In 1795, during the French Revolutionary War, when the former Dutch Republic became a client state of France, Britain conquered coastal Ceylon for its own East India Company. Unlike the Dutch, who were content to occupy isolated trading posts and forts along the coast, the British aimed to make Ceylon an integral part of their empire, so desired to socially and economically control all of its territory. The Kingdom of Kandy was provoked into fighting Britain in the two Kandyan Wars, in 1803-5 and 1815, after which the once mighty state lost is sovereignty, becoming a protectorate of Britain. Following the Uva Rebellion (1817-8), an insurrection of Kandyan noblemen, the EIC abolished the kingdom altogether and annexed its territory, so assuming complete control over the entire island. The British them set about establishing sophisticated infrastructure, revenue, land use and judicial systems in Ceylon, which was greatly assisted by the conventions of statistical compilation and analysis that Bertolacci pioneered.
A Note on Rarity
Bertolacci’s present work is rare on the market; we can trace its appearance only twice at auction since 1978. It is worth noting that this particular example is very attractive, bound in original boards, with the Schneider map clean and crisp, with resplendent original colours.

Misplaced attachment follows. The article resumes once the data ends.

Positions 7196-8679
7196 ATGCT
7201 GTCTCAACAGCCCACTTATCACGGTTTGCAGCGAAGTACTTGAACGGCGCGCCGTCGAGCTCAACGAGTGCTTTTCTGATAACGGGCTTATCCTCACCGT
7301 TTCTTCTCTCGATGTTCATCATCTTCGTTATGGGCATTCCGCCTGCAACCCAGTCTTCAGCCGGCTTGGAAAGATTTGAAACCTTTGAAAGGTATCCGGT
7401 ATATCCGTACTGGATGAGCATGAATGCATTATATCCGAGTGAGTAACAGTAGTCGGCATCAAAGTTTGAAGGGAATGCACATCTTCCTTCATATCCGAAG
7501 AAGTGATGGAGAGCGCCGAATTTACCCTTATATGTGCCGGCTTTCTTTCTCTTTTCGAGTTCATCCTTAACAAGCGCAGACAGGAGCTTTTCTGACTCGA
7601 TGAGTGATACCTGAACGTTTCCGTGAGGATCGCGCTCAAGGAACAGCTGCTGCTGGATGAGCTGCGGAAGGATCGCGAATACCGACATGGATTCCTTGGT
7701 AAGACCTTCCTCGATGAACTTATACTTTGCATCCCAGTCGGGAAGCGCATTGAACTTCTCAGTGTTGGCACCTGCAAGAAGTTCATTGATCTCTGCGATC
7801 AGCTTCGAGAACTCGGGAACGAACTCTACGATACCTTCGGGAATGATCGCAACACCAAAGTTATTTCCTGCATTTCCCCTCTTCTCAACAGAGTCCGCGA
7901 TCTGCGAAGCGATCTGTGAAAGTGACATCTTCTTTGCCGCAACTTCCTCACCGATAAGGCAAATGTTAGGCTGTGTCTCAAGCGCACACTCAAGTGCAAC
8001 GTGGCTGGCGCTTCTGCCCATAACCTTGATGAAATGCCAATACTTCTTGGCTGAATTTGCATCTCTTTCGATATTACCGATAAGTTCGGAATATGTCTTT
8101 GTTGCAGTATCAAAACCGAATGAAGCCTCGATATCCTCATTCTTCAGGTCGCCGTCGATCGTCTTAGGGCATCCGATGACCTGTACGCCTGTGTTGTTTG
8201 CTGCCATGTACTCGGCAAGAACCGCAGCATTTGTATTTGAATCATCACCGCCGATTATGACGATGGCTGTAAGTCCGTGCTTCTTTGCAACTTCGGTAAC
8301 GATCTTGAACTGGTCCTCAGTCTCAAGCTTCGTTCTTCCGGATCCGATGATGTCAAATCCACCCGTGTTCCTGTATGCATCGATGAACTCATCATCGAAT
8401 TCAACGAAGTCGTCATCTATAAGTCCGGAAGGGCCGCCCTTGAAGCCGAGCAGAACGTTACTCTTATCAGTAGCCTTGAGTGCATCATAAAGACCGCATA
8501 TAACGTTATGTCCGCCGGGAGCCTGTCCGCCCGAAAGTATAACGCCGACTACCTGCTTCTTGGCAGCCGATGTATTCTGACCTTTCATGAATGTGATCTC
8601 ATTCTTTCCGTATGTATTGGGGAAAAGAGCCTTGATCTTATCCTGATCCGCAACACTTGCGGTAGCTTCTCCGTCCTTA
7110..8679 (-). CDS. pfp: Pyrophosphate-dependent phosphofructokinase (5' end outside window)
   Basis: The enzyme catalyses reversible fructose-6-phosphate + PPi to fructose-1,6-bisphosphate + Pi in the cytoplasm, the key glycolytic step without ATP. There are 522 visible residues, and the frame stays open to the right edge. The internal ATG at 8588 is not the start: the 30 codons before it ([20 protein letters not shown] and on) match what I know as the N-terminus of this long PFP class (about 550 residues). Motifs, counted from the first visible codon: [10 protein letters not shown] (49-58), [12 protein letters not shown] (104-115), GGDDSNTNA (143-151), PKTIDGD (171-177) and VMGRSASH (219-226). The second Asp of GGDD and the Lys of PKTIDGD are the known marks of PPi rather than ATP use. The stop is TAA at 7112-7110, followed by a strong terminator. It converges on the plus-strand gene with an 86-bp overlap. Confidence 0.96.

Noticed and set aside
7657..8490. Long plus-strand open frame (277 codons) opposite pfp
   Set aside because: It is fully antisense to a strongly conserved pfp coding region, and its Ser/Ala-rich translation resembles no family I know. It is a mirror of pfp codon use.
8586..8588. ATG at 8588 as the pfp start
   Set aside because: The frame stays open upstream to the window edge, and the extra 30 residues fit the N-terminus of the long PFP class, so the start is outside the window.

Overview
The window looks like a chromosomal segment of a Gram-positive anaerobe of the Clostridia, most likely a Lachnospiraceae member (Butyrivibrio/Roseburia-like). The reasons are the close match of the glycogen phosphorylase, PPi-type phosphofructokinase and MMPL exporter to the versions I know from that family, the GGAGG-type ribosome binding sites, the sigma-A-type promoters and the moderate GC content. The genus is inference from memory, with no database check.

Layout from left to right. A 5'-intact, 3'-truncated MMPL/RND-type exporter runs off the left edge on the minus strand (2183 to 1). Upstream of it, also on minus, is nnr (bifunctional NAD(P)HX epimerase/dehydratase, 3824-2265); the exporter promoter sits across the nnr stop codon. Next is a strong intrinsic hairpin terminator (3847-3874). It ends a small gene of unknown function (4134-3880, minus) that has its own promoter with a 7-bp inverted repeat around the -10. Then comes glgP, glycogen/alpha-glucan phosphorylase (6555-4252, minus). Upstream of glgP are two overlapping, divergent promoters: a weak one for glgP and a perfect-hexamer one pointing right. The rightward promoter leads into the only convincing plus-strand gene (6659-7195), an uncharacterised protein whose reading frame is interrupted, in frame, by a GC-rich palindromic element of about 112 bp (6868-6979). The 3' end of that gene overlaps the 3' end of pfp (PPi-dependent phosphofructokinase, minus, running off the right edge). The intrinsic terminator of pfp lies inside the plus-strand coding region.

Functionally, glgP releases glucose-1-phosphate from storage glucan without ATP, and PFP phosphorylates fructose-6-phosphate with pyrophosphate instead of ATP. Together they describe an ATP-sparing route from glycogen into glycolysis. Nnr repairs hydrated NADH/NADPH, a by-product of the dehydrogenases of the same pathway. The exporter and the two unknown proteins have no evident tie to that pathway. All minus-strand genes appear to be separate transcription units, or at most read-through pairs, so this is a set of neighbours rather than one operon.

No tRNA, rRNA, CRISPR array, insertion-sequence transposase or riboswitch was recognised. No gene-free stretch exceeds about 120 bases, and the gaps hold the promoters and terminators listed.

References: OCLC: 500192736; R. Griffiths (ed.), The Monthly Review (London, December 1818), pp. 415-9; H.N.S. Karunatilake, ‘Social and Economic Statistics of Sri Lanka in the Nineteenth Century’, Journal of the Royal Asiatic Society Sri Lanka Branch, New Series, vol. 31 (1986/87), pp. 40-61; The Literary Gazette: A Weekly Journal of Literature, Science, and the Fine Arts (London: H. Colburn, 1817), p. 128; The Asiatic Journal and Monthly Register for British India and its Dependencies (Parbury, Allen, and Company, 1817), pp. 449-464; [Re: Schneider’s surveys:] Ian J. Barrow, Surveying and Mapping in Colonial Sri Lanka: 1800-1900, pp. 39-42.